For many years now, centrifugal pumps have been the go-to pumping option for many fluid-transfer applications in different industries. Centrifugal pumps operate by drawing water into the pump impeller, which accelerates the water flow’s speed and then makes it flow outward into the volute discharge port. They are a perfect choice in the transfer of high liquid volumes and perform exceptionally well with less-viscous fluids pumped in pipe systems with varying flow rates.
However, positive displacement screw pumps are another excellent pumping technology that has proven to be relatively better than centrifugal pumps. They operate using two opposing screws that engage and create a sealed cavity with the surrounding pump enclosure. When the fluid enters the pump, the drive screws rotate and steadily move the fluid from the inlet toward the discharge port. The pump ensures a volumetrically steady flow rate no matter the amount of pressure applied. Their operating principle makes them a better choice for handling a wide range of liquids, including very viscous ones.
Some of the many benefits of screw pumps include:
• Ability to handle a wide range of liquids, viscosities, flow rates, and pressures
• High operating efficiencies, leading to low operational costs
• Superb suction capabilities
• Smooth running and quiet operation
• Low internal velocities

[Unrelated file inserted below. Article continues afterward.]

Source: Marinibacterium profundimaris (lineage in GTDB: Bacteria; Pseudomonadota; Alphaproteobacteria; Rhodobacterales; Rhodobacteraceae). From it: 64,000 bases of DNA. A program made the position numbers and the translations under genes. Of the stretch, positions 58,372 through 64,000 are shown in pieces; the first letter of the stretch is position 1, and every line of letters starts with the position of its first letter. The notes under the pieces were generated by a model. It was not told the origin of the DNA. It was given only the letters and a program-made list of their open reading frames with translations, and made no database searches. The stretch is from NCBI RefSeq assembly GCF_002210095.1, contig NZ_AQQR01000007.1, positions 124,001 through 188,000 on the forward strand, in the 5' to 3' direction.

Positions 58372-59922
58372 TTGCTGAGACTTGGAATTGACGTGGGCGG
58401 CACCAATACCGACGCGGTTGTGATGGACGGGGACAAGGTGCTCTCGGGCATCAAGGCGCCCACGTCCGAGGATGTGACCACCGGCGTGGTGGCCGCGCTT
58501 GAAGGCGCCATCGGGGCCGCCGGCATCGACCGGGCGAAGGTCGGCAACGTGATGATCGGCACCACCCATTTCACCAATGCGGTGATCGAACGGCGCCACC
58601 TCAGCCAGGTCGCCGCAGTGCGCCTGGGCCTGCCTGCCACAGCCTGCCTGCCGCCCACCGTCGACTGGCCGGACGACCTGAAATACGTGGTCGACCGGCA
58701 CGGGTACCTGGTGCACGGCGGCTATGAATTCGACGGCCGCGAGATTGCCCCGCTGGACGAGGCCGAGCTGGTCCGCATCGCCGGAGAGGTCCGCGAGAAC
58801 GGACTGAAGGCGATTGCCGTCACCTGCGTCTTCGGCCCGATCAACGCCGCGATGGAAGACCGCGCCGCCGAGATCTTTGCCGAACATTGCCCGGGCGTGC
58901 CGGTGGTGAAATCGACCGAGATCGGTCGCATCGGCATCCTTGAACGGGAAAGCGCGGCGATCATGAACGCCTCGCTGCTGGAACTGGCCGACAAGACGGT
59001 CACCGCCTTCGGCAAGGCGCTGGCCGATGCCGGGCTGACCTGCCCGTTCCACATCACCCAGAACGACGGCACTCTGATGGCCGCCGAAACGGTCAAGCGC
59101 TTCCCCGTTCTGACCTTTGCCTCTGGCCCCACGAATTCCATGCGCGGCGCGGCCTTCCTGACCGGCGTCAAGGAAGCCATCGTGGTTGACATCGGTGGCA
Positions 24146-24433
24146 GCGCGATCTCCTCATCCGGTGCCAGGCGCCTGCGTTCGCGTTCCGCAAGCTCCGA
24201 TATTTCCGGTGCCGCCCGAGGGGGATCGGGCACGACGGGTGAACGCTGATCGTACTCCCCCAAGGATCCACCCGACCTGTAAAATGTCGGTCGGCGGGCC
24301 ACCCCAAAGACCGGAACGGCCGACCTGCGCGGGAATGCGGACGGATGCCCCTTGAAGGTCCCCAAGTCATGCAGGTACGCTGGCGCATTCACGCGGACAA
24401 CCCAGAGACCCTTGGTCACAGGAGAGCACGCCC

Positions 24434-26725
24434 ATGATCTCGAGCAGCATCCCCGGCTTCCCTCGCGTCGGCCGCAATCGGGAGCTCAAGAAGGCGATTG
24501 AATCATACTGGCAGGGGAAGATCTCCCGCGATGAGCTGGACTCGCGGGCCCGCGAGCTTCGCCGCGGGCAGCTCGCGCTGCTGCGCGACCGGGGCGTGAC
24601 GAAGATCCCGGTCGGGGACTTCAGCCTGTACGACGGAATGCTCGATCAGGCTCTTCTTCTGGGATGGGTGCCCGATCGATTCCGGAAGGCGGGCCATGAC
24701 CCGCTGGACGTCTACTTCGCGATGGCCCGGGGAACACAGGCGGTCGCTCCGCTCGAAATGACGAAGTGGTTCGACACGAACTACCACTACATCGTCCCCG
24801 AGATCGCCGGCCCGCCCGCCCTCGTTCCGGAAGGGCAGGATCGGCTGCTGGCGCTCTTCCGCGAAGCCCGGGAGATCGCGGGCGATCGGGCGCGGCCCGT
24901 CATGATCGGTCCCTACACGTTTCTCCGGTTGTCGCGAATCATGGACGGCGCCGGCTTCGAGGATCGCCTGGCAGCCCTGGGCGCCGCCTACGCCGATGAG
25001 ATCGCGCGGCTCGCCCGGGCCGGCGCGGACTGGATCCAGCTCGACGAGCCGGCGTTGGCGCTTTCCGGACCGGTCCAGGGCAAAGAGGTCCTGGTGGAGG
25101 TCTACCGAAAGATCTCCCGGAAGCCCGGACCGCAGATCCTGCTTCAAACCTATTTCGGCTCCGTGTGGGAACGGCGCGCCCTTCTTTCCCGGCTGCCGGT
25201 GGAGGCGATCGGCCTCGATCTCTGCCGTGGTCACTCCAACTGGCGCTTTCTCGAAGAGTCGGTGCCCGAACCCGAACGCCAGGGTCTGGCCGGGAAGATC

• Ensured constant fluid flow even with varying system backpressures
• Low mechanical vibration, which means less wear and tear
• High tolerance to entrained air and gases
• Excellent priming
• Low pulsation, which means low stress on the fluid transfer components
• Easy to install and maintain
• High tolerance to contamination compared to other rotary pumps
Two types of screw pump designs
There are two types of positive displacement screw pumps used in industrial applications: twin screw with timing gear (WTG) and triple screw.
The WTG pump is comprised of a timing-gear transmission and external bearings that are designed to produce a double-suction, self-priming process without creating any metal contact among the pump’s internal components. The WTG’s design enables it to offer consistent, very-high flow rates (more than any other positive displacement pump), even with varying liquid viscosity levels and system backpressures. The ability of screw pumps to offer higher flow rates as a fluid’s viscosity increases, compared to centrifugal pumps, makes them a better alternative for many transfer applications – even with lubricating, contaminated, aggressive, and highly viscous fluids.
The triple screw pump is designed with one male spindle and two female secondary spindles enclosed in a casing. Fluids move into the casing continuously and smoothly through an axial direction from the intake point to the outlet. This design delivers steady, smooth fluid flow with low energy consumption and noise levels. Triple screw pumps typically deal with lubricating fluids without suspended solids.